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Friday, October 18, 2013

Wonderful disability film, When I Walk, screening at 4 PM Sunday in New York City


2013 | 85 minutes | U.S., India
Director in Attendance/**

**Sunday, October 20, 2013/4 – 6 pm/ Linder Theater/

American Museum of Natural History/ 79th and Central Park West
Click here for tickets:

*For* *Discounted tickets*
call the Museum’s ticketing dept at (212) 769-5200 and mention the NYU
Council for the Study of Disability

Seven years and 3,600 hours of footage after being diagnosed with multiple
sclerosis, Jason DaSilva brings us an intimate portrait of his own physical
transformation. Through his cinematic talents, DaSilva sheds light not only
on his struggles with the disease, but its impact and influence on his
creative process and his relationships. *When I Walk* is an intimate
depiction of a disability that is rarely portrayed on film, and a rousing
example of storytelling at its most direct, personal and affecting.

*Copresented by New York University’s Council for the Study of Disability*



When I Walk i*s my personal journey, filming myself transforming from
able-bodied to disabled over seven years. Obviously, the main reason why I
started this project was to document my progression. When I first started
this journey, I found there to be a deficit in films that explored the
social model of disability. Most often, media around disability is created
under the guise of the more traditional medical model. As an artist and
media practitioner, I felt it important to honestly portray my thoughts and
emotions, and not only the physical transformation*.
*—Jason DaSilva | Director, When I Walk*

Monday, October 14, 2013

Centre for Culture & Disability Studies Seminar Series: The Voice of Disability

CCDS Seminar Series:
The Voice of Disability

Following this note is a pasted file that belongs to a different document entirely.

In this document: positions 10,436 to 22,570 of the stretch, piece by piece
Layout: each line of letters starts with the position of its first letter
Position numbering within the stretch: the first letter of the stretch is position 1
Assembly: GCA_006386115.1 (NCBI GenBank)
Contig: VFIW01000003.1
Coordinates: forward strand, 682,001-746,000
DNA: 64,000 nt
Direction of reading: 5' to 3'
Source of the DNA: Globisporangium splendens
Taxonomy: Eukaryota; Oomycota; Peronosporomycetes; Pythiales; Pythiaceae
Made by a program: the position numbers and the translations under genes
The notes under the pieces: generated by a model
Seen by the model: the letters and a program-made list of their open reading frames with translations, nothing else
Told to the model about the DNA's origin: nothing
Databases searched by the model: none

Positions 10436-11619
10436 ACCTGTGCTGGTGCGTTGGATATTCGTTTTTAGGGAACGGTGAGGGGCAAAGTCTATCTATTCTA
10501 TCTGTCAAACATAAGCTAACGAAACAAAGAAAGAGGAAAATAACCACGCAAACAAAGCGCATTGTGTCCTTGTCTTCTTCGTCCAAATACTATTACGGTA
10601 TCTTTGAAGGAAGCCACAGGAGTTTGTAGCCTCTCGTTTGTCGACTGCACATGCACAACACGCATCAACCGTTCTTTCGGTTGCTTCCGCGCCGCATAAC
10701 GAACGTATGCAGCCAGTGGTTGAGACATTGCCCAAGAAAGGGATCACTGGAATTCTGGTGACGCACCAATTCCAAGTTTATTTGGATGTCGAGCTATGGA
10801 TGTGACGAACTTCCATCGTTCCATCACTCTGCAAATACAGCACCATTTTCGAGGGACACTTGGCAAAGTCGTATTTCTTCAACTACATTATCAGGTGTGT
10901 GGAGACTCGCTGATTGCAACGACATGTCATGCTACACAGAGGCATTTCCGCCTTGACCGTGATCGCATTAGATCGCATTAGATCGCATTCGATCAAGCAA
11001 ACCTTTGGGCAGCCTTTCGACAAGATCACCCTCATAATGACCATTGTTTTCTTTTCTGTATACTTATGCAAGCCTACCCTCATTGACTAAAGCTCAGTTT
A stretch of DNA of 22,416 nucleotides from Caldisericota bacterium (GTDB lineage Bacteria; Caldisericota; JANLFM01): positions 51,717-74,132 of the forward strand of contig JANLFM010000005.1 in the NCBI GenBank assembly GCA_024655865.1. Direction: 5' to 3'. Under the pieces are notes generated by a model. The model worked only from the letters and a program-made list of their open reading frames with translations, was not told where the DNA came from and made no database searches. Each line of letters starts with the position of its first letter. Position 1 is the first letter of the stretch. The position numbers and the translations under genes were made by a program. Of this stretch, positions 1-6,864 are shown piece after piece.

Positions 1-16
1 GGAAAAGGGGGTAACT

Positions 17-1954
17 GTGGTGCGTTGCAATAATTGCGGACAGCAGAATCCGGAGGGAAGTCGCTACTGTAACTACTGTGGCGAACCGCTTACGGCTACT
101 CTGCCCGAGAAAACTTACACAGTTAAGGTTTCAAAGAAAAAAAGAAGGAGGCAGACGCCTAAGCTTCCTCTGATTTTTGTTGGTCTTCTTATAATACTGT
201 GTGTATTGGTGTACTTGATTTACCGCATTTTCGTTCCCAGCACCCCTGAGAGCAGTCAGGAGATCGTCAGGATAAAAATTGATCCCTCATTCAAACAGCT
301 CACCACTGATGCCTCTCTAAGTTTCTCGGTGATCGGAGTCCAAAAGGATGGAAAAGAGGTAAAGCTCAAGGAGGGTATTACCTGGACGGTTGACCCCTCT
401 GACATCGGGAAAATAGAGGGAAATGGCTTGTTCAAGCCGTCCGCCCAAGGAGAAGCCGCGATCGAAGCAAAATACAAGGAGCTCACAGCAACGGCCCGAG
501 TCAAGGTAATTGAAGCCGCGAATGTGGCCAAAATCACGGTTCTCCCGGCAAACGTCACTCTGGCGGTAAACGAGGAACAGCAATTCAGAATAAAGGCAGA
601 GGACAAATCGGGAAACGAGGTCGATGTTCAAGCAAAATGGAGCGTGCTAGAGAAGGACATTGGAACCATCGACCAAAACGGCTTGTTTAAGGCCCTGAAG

The last CCDS seminar series ran at Liverpool Hope University over a number of years and culminated in Changing Social Attitudes Toward Disability: Perspectives from Historical, Cultural, and Educational Studies, an edited book that we are now completing for Routledge.

Building on this success, we are hosting a new series entitled The Voice of Disability and can now confirm a number of guest speakers:

18th Dec – Cleavings: Critical Losses and Deaf Gain. Prof Michael Davidson (University of California, San Diego) 

15th Jan – Creative/Critical Research: The Poem sequence ‘Phantom/Sex Ontology’. Dr Cath Nichols (University of Leeds)

12th Feb – Oneself as Another:  The Problem of ‘Voice’ in Alzheimer’s Life Writing. Dr Lucy Burke (Manchester Metropolitan University)

12th Mar – Narrating Disability Inside and Outside the Clinic: Or, Beyond Empathy. Prof Tom Couser (Hofstra University in Hempstead, New York) 

21st May – The Reality and Rhetoric of Pupil Voice: Exploring the Educational Journeys of Young People Labelled with Behavioural, Emotional, and Social Difficulties. Dr Marie Caslin (Liverpool Hope University)

25th Jun – Young DaDa: Evaluating Participation in the Arts. Dr Claire Penketh (Liverpool Hope University)

These Wednesday seminars will all be held at 2:15-3:45 in EDEN 109, Liverpool Hope University, United Kingdom. 

Admission is free and all are welcome.

For further information, please contact:

Dr. David Bolt

Senior Lecturer, Education and Disability Studies

Director, Centre for Culture & Disability Studies

Editor in Chief, Journal of Literary & Cultural Disability Studies

Editor, Literary Disability Studies

Founder, International Network of Literary & Cultural Disability Scholars

Telephone: 0151 291 3346

Office: HCA 0100

Postal address: Faculty of Education, Liverpool Hope University, Liverpool, UK, L16 9JD.

New Book: The Metanarrative of Blindness: A Re-reading of Twentieth-Century Anglophone Writing.